I would have no trouble living that way because I actually have lived that way (meaning in a very small space) for years but I don’t like for it to become a lifestyle because of very good reasons…
    For now, I am beyond busy..really it has reached the level of being painful…but it will be only for 4 weeks or so, and I look forward to the relief that normally follows.

    Got to go…arial hugs were sent to you. : )

    • It is a change of residency! I’ve been calling our place in Winthrop the “summer home” this week…it seems to suit our situation better than any other term.

      I want to hear your “living in a very small space” story sometime. Ok?

      Hang in there, sister. I know what that kind of busy feels like. Keep breathing.


  10. No matter how exciting and self-expanding travel can be, few things are as sweet as coming back to a much loved home. Your gardens will recover while the dogs are gone, later you can move some plants to allow for perimeter running trails and a few favorite dog rests. Some photos from the roof or a ladder of their existing trails/mapping might help you plan those landscaping changes while you are gone. Just a thought, your place sounds too special to let go of just yet, and it seems as if you have many friends there to come home to also.

    Blooming here: David Austen pink and apricot roses, golden raspberries, deep purple iris next to orchid purple luneria, double lilacs, yellow iris, the last blooms of a blue-purple hundred year old wisteria that will bloom twice more this summer, champagne iris, violet-edged white iris, tomatoes, deep pink unknown rose, sweet peas, bleeding hearts, cranesbill geraniums, pansies, a six-pack of pink and white cosmos from the market, a lipstick pinky red pelargonium, Solomon’s Seal, and dandelions. The hostas, ostrich ferns, woodland ferns, burgundy Japanese maple, and Soloman’s Seal are my favorites, but the anticipation of the color and fragrance of each flower in it’s own season makes it all more special. When the honeysuckle and roses bloom by the back door the entire house fills with fragrance. We built a sleeping porch up in the trees above them.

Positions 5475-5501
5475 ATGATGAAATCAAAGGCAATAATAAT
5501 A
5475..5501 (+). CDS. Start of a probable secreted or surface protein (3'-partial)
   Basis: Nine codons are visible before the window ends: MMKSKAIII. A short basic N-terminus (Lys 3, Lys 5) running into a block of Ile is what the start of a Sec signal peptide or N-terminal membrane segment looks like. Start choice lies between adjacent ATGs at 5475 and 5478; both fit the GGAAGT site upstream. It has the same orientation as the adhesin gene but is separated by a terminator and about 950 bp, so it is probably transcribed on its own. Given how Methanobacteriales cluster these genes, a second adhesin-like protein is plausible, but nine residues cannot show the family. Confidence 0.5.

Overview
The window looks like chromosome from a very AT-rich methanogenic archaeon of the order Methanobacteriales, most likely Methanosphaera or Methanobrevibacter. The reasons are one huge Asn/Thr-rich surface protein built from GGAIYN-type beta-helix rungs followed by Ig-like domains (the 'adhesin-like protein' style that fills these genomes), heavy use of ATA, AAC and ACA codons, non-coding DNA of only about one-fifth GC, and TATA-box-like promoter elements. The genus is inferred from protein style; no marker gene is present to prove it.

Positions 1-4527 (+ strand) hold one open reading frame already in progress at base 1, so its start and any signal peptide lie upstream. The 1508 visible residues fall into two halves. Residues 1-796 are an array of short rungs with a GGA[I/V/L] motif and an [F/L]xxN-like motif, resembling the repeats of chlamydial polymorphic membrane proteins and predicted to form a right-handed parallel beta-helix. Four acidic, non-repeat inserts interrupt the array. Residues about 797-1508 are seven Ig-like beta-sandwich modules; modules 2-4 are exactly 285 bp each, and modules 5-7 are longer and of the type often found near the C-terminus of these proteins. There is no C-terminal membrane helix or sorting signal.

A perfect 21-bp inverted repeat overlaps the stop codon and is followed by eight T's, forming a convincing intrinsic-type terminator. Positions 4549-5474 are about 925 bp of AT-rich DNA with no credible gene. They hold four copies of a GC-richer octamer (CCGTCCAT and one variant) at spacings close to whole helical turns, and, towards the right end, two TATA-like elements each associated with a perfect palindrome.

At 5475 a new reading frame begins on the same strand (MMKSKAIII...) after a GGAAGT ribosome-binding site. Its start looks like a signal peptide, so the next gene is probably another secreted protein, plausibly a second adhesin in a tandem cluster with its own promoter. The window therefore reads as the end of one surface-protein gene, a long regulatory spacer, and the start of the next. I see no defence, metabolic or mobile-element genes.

• I think the gardens will have a well earned respite this summer, you are right. We’ve already started a plan for the back yard garden that is trampled the worst. I think we’ll put roses and peonies in that section of yard. They should be able to handle the dogs better and we can mulch the dirt which will keep the weeds down.

      We discussed the question I asked in this post, as we worked this morning, and neither of us is really ready to move yet. We love our friends here, our home and the actual area SO MUCH. We really don’t want to give it up. We’ll just have to see how a six month split between Idaho and Washington works out for us this year! If we like it, we’ll keep doing it. If we need to make a BIG change, we will.

      Your gardens sound incredible. I drooled a little while reading your bloom list. And my gosh, a hundred year old wisteria??? I just put a wisteria in two years ago and was hoping it would bloom this year. They are such beautiful vines. And honeysuckle! I have two in the backyard. They bring the hummingbirds. 🙂

  11. We decided that we would grow all the flowers for our wedding here at home. On some days, I think this is a wonderful idea and love the symbolism of nurturing and caring for pieces of our wedding day…other days, I think it was the craziest idea I’ve ever had. Since we adore flowers and gardening, we wanted a lot of flowers for the wedding and of course, nothing would do but buying seeds and raising them up to their huge, full-bloomed glory. So we now have close to 400 seedlings of various flower types in the garden, along with the regular garden plants. I went out this afternoon to find the Avalanche Petunias just barely starting to open their blooms, you can just see a hint of the palest yellow color. I have never had yellow petunias before and am so excited to see them open that I can hardly stand it.